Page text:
Chapter 16. Multi-channel Digital Marketing Strategy in an Emerging Economy: The Case of Flintobox in India

Abstract
The Indian e-commerce growth story is very promising and estimated to reach market size of US $120 billion in 2020 (PWC, Evolution of e-commerce in India Creating the bricks behind the clicks, https://​www.​pwc.​in/​assets/​pdfs/​publications/​2014/​evolution-of-e-commerce-in-india.​pdf, 2018). The majority of the horizontal market players who are fighting out for their share of pie in the market are making huge losses in billions. However, a start-up named flintobox operating in niche market has reached profitability through multi-channel digital marketing strategy. This research employed case study methodology through combination of interview and unobtrusive protocol for data collection. The findings revealed that search engine marketing did not work for flintobox. Whereas, discovery platforms such as social media and native advertising platform reduced their bounce rate from 90% to 50% and increased the conversion rate from mere 0.5% to 2%. The search traffic drastically dropped from almost 80% in the start to just 2% with discovery platforms contributing to 98% of the traffic at present.
Kuttimani Tamilmani, Nripendra P. Rana, Yogesh K. Dwivedi

Chapter 17. Corporations Taking Political Stands on Social Media: Risks, Benefits, and Potential for the Creation of Social Value

Abstract
This chapter investigates the ways in which activists and corporations interact via social media, harnessing its power to take political stands and engage their stakeholders to create social change. The benefits and pitfalls involved with corporate political activism on social media and elsewhere are explained and examples given of successful political stands taken by companies such as Dick’s Sporting Goods, Nike, and SSGA. Cases of negative outcomes following a corporation taking a political stand are also explored through the example of Fox News and Amazon. The role of CEOs in crafting and managing corporate political stands is reviewed, as is the impact of CEOs’ personal political values on how corporations deal with the issue of social responsibility. Some practical steps corporations can take when crafting political responses and dealing with activists on social media are also provided.
Stephanie Guimond

Chapter 18. Using Layout Review and Messaging Analysis to Form Localization Hypotheses: An Example for Localization of E-Commerce Female Clothing Websites for the Russian Market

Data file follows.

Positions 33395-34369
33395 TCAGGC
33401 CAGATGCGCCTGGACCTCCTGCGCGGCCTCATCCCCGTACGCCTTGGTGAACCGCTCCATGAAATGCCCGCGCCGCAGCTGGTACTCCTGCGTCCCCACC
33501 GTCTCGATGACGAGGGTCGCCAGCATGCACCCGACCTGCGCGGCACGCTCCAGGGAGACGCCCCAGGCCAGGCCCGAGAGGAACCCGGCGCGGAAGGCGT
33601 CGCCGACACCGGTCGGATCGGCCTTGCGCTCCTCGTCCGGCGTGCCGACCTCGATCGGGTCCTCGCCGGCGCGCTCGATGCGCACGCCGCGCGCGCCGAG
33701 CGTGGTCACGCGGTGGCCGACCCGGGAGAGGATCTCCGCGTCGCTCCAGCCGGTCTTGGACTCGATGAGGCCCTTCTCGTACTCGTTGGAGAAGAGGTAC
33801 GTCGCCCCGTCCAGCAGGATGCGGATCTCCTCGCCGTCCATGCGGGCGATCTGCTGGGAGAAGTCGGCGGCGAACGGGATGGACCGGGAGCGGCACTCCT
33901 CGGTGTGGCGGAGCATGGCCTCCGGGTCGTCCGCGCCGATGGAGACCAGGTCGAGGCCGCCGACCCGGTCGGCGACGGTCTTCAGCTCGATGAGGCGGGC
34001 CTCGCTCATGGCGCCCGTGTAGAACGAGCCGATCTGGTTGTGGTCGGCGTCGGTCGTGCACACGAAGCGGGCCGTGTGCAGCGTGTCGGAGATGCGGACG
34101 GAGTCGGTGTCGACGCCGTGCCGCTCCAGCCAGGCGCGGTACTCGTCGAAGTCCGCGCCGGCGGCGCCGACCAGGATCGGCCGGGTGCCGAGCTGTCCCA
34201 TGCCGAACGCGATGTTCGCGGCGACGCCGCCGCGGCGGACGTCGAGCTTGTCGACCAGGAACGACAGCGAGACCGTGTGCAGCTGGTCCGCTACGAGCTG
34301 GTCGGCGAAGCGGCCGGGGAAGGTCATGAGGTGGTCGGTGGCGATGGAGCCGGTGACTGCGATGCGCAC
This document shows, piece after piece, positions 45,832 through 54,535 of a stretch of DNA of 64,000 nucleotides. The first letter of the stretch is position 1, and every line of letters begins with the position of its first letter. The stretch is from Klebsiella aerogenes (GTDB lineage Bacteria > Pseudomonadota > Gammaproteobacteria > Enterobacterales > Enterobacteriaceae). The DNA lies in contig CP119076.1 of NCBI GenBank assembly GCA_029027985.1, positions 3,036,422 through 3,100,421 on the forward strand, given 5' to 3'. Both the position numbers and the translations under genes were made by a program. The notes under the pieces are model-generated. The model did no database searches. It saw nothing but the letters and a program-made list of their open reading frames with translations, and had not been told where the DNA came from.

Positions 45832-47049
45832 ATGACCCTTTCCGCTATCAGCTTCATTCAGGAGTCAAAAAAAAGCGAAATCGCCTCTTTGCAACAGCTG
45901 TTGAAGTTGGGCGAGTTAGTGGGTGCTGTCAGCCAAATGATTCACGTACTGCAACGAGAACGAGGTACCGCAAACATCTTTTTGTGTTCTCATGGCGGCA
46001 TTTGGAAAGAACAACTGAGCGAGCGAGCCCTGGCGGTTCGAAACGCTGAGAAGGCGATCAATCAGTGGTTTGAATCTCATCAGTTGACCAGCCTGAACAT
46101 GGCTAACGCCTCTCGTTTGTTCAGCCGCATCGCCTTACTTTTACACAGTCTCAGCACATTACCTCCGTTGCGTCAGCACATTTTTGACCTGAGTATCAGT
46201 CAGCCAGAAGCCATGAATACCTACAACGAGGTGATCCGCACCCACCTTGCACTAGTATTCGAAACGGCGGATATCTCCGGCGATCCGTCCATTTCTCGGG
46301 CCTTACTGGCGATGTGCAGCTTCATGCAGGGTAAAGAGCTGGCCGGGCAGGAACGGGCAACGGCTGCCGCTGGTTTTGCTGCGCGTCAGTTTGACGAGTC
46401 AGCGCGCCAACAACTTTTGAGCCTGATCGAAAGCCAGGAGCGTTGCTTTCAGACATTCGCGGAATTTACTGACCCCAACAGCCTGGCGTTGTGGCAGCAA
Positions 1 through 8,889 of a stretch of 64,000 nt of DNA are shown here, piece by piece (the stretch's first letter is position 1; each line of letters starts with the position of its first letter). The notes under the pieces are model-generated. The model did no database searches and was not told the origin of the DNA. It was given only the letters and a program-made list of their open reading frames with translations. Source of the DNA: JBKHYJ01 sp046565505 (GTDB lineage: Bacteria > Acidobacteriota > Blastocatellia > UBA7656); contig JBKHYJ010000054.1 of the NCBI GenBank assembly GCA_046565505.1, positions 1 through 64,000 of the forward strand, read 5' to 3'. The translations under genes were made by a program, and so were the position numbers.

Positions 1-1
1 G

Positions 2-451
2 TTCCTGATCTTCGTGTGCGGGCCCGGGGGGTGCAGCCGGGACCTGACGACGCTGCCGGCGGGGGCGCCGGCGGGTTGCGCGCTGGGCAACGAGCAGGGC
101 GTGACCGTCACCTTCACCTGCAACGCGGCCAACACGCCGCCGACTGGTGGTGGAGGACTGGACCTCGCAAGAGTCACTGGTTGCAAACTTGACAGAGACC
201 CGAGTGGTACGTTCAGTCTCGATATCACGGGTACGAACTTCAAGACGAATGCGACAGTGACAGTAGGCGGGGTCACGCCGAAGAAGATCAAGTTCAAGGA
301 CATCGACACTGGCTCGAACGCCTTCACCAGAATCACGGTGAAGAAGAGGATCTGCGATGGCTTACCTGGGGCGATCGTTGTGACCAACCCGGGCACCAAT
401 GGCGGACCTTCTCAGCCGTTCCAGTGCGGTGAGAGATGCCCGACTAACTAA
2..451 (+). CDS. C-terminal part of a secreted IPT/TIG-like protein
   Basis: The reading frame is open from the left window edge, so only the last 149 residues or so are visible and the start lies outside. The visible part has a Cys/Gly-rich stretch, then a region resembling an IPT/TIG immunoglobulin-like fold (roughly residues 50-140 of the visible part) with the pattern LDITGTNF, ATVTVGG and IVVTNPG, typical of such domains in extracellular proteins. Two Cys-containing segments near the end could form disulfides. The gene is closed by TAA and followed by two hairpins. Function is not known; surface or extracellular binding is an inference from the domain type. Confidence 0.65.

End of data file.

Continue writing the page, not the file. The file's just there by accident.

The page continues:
Abstract
It is widely accepted that localization is not simply a matter of translation. However, most advice on cultural adaptation focuses on country-level cultural differences, not on a given brand’s target audience. While slightly better than a one-size-fits-all approach to website translation, country-level localization might be leaving on the table additional opportunities to build trust, increase user satisfaction and acquire more customers. While nothing can replace user or market research, messaging and layout analysis can help form hypotheses for testing with target-audience representatives.
Ekaterina Howard

Chapter 19. Online Product Localization: Challenges and Solutions in Global Online Marketplaces

Abstract
Intercultural interaction is riddled with challenges even during in-person encounters. When the physical playing field is removed, communication becomes all that more difficult, relying heavily on text and image. International ecommerce attempts to transcend this barrier, finding opportunity in online marketplaces. Without face-to-face interaction, localization efforts must be made in order to optimize the experience between virtual seller and buyer. With increased insight into the opportunity available for both buyer and seller in online marketplaces, the need to localize product feeds becomes apparent. As many international marketplaces exist today that facilitate the selling and buying of products across a multitude of verticals, studying how localization is currently implemented is useful to find areas of improvement based on theory that can be applied to a broad spectrum of product types and cultures. By detecting issues in looking at three of the largest, most successful online marketplaces, it can be inferred that there is a need for optimization on a larger scale. Determining best use of resources for these optimizations based on effort and impact is essential in answering the question of localization vs. standardization on a product level.
Mandi Ciocca

Chapter 20. Taste vs. Values: Effective, Authentic, and Nuanced Hyperlocalization in the Digital Marketing Era

Abstract
Despite trends in globalization and the emergence of a global consumer culture, brands recognize the necessity of localizing their marketing efforts to effectively reach a wider consumer base. This evolution has created tension between developing global branding strategies and the increasingly precise localization efforts to narrower marketing segments – Hyperlocalization. This chapter explores ways in which brands have misstepped in their hyperlocalization efforts, often at the expense of perceived brand authenticity. We suggest a more nuanced view of the concept of hyperlocalization that would allow brands to leverage their authenticity to compatible market segments in a more safe and effective manner.